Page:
The trails near Woodside are a mix of redwoods and manzanita, a deep quiet where the hooves of your horse give a hollow beat from the ground as you travel over the single track trails cut from the side of the hills. I`m riding with someone who grew up here 45 years ago and hasn`t been on these trails for 25 years.
Now there are yuppie joggers and hikers, new trails with solitary hikers and large groups - with accents from the UK to the Far East - from our East to the heartland to native California.
Memories are brought out - she says that`s where my Dads horse went over the edge and had to be hauled out by rope from another horse. That`s where my horse dumped me at age 7 and my father came from home to find me. Here`s were we found the cold watermelons in the stream and "borrowed" one. I used to ride out here all the time on my first horse. You compare the distances to what we do today as endurance riders but you still think it was a lot...
You start out on a long uphill that gets the horses warmed up - several miles of nice open road that just keeps going on and up. The air smells fresh and cool - the sun is coming through the tall trees and spreading light that you mightsee in an old cathedral. Moss is growing on all sides of the trees showing that it`s not going to help you find North if you get lost. The trees give off a smell you never find in our cities.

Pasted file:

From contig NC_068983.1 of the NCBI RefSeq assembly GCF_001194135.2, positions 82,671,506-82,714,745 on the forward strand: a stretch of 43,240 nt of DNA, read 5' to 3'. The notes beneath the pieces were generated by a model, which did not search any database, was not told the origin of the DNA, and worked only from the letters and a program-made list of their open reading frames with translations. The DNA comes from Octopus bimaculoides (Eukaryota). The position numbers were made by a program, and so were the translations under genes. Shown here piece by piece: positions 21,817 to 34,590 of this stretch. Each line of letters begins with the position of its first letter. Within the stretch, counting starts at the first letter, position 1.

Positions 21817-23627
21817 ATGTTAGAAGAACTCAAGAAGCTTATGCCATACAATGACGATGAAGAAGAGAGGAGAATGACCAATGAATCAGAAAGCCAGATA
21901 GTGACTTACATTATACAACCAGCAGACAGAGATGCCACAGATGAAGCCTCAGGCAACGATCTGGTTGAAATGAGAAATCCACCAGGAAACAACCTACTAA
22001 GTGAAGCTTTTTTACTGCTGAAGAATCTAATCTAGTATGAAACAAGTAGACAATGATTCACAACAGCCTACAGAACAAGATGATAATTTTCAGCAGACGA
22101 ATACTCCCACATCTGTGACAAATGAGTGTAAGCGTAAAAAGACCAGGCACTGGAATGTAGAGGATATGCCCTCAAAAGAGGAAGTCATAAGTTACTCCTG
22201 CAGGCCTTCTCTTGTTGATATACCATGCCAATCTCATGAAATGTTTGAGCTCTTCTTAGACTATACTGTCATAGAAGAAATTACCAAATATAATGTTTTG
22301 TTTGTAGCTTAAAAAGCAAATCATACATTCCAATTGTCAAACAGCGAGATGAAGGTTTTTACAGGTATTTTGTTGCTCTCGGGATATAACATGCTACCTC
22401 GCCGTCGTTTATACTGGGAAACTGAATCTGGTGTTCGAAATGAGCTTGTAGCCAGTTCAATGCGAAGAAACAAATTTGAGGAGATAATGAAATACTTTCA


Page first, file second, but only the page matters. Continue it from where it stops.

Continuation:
You`re really not out for endurance conditioning but it happens anyway. You do all the things you would normally do - nice long steady trots, walk the downhills, try to get them to drink early in the ride with no success, take a break where you might have had a vet check, certainly trot all the uphills and don`t let them sneak into a canter.
You say hello to everyone - slow to a walk - when you meet those less fortunate hikers who don`t get to be on these spirited Arabians. Everyone says "what beautiful horses" - you agree and are glad to be out there on one of the last days in the fall. In one little girls eyes - you see her hearts desire showing through for one of these Arabians.
You pass old burnt out redwoods with new ones rising out of their black charred stumps. The new rises out of the old and the forest renews itself. You wonder what memories the old redwoods have of the mountains and all the life that has passed through here.
Yet just a few miles away bisecting Interstate 280 - you passed a straight - miles long - building where the Stanford Linear Accelerator peers into the depths of the atomic world. It looks at the future and the redwoods look to the past. They both have meaning for us today on our horses.
The trails turn to "kneeknockers" with nice turns that you lean into as your horse takes them like a four footed grey sports car. He seems to like them even better than you do. He`s sure-footed and never gets your knees as you drift through some of the turns and switchbacks. You feel like you could do this forever...
You also remain convinced that Arabians can see parts of the spectrum we cannot. They see shapes and things that we will never be able to see but they protect us even if we can`t see them...
We ride along roads with big houses and small houses hidden in the woods. Most have their American flag out at the gate. Again Sept. 11 is with us wherever we go - and always will be.
Looking at the hills toward the ocean - we see a dark blue fog rolling in with the coming storm. It smells like rain to come - but different than that of the thunderstorms of my heartland youth - more like the sea.
Given the coming rain - we`re happy we got in this ride in the last of the fall. Seeing the redwoods again and thinking back on the memories of many years ago on these trails - she says - perhaps you can go back - if you`re on a horse.